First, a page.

This workshop will provide an overview of the core principles and strategies of effective assessment design. A survey of assessment strategies and their alignment with different learning outcomes will also be shared. Participants will be asked to analyze sample assignments and reflect on the design of their own assignments. 


The dreaded group project: Tips for supporting meaningful student collaboration (Seminar)

October 17, 2018 from 1-2pm in NE 4107

Monika Havelka, Associate Professor, Teaching Stream, Department of Geography

students working in a groupHaving students work in groups to produce any type of “deliverable” – a report, a presentation, etc. – has intrinsic pedagogical value, and models professional behaviour in many disciplines.  However, the experience can be  fraught with difficulties for students and instructors alike.  How do we make group work a positive, equitable learning experience?  This seminar will draw on experiences I have had teaching several courses with very heavy reliance on group work to produce a significant final product – we will talk about what works and what doesn’t in terms of fostering “buy-in” and enthusiasm among group members, maintaining personal accountability, and developing good project management skills that students can take forward into the workplace or into higher levels of academia.


Developing students' critical reading skills (Workshop)

September 27, 2018 from 11am-1pm in NE 5128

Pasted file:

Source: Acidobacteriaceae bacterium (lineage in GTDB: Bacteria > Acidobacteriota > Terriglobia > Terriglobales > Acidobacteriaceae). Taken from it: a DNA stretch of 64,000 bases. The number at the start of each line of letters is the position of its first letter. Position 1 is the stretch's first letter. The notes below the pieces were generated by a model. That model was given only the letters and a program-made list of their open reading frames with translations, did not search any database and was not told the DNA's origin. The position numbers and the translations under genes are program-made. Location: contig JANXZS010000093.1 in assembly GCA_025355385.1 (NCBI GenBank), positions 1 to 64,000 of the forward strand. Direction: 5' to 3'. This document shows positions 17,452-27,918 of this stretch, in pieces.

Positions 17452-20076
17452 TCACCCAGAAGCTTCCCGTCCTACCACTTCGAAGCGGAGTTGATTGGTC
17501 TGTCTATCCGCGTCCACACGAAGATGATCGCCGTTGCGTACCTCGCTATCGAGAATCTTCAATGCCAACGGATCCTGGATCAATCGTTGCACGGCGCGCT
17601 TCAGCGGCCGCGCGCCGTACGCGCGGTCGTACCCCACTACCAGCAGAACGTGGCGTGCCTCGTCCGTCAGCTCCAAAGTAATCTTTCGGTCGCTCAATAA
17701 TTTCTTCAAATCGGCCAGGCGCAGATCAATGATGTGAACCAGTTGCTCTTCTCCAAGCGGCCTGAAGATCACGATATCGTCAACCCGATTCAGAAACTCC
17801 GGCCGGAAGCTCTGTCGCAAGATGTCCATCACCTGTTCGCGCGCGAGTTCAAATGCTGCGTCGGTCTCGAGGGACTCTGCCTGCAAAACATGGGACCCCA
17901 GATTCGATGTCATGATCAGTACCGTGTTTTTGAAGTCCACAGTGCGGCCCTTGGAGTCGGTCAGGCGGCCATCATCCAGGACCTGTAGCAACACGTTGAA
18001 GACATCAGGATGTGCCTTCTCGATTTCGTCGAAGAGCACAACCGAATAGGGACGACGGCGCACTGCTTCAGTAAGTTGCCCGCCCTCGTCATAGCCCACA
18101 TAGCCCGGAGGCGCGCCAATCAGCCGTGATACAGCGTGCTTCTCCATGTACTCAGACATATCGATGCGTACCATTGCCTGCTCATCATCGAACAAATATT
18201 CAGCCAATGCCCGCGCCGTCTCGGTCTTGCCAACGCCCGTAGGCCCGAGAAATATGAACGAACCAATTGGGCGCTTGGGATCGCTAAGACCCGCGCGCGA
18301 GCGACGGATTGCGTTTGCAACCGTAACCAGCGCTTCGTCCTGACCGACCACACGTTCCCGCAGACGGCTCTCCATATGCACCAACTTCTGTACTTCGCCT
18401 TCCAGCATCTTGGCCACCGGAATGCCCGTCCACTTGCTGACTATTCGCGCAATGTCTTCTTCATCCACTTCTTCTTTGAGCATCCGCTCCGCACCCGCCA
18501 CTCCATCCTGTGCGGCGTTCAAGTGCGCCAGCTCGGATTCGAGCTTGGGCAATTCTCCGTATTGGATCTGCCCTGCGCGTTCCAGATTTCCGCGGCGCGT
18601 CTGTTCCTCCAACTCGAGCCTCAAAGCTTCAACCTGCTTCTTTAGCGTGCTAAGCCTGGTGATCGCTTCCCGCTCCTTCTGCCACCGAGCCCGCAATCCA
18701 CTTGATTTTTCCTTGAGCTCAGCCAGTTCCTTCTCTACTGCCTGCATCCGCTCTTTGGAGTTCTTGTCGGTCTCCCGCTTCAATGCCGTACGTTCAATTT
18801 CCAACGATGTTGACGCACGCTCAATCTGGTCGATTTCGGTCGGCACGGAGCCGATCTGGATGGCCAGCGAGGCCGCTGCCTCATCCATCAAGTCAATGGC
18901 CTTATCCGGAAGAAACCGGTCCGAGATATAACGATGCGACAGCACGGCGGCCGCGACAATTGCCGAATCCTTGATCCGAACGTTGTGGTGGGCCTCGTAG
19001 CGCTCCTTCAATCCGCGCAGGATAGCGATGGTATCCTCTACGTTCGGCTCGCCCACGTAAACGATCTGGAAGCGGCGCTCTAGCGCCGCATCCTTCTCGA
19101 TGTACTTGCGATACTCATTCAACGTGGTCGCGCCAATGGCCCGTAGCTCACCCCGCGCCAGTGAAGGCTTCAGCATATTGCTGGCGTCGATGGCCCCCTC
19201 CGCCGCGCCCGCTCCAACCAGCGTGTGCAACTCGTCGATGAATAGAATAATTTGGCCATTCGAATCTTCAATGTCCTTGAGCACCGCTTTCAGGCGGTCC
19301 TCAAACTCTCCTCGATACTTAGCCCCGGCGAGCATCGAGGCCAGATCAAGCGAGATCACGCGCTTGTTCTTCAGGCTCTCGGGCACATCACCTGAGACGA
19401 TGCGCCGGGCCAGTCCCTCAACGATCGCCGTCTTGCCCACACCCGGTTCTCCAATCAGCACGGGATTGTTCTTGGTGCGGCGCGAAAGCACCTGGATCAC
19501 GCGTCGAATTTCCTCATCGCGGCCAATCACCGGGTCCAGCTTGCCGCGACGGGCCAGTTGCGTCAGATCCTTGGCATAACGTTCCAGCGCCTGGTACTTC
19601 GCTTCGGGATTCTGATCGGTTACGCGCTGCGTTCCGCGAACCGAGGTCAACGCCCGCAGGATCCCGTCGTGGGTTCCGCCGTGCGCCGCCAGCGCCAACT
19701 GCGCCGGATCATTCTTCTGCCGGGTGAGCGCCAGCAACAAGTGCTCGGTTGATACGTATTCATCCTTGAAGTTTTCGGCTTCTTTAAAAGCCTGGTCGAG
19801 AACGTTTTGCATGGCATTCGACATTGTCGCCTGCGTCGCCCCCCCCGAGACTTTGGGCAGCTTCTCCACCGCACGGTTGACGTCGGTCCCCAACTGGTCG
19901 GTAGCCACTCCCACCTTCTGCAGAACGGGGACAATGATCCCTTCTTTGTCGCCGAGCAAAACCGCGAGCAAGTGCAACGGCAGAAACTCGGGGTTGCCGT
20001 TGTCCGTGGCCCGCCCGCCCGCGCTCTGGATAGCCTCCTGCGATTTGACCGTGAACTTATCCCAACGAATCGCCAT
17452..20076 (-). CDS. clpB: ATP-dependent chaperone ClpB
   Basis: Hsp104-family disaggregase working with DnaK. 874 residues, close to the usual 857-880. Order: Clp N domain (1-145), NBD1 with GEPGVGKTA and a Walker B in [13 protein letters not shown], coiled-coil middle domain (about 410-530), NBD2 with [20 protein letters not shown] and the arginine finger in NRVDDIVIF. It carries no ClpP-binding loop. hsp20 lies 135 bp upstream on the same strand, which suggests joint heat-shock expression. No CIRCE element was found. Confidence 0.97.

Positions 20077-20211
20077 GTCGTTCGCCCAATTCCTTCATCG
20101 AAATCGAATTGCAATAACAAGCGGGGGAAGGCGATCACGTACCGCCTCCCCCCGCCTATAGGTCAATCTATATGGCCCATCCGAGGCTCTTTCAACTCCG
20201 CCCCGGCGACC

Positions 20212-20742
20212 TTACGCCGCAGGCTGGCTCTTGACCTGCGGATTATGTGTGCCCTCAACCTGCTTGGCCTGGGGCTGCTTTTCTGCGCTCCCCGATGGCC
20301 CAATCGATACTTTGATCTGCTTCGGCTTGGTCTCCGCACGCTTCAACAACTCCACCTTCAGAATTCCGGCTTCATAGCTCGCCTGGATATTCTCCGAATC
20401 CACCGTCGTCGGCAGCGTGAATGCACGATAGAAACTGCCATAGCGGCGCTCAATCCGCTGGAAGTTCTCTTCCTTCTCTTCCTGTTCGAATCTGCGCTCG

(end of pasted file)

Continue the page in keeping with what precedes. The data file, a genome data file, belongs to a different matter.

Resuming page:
Tyler Evans-Tokaryk, Associate Professor, Teaching Stream & Director, Robert Gillespie Academic Skills Centre

This workshop will present a brief overview of the scholarship on critical reading, focusing in particular on studies testing the efficacy of specific reading strategies and on research documenting the impact of different methods of instruction. It will then take participants through a set of interactive exercises practicing different reading methods using academic texts from across the curriculum.  One of the primary aims of this workshop is to provide instructors with strategies for integrating writing support into their classes without sacrificing or compromising coverage of course content.


Course design 101: Writing learning outcomes (Workshop)

September 19, 2018 from 2-4pm in NE 5128

Dianne Ashbourne, Educational Developer, Robert Gillespie Academic Skills Centre, UTM

Carefully written learning outcomes provide numerous benefits for both students and instructors. This session will begin with a brief review of relevant literature and an introduction to key resources for writing learning outcomes. The majority of the session will be spent practicing writing clear, measurable, and meaningful learning outcomes. Participants are encouraged to bring a copy of a syllabus for a course for which they would like to develop learning outcomes or revise existing ones.


Preparing to teach: A just-in-time syllabus clinic (Workshop)

August 30, 2018 from 1:20-2:20 pm

Fiona Rawle, Associate Dean, Undergraduate & Associate Professor, Teaching Stream, Department of Biology, UTM

Dianne Ashbourne, Educational Developer, Robert Gillespie Academic Skills Centre, UTM

Classes are just around the corner, and you’ll need to submit your syllabus soon. This session will help you avoid common syllabus mistakes, saving you valuable time later in the term. We will discuss strategies for managing the administrative load of teaching, and will provide an overview of additional resources you can turn to for help when needed.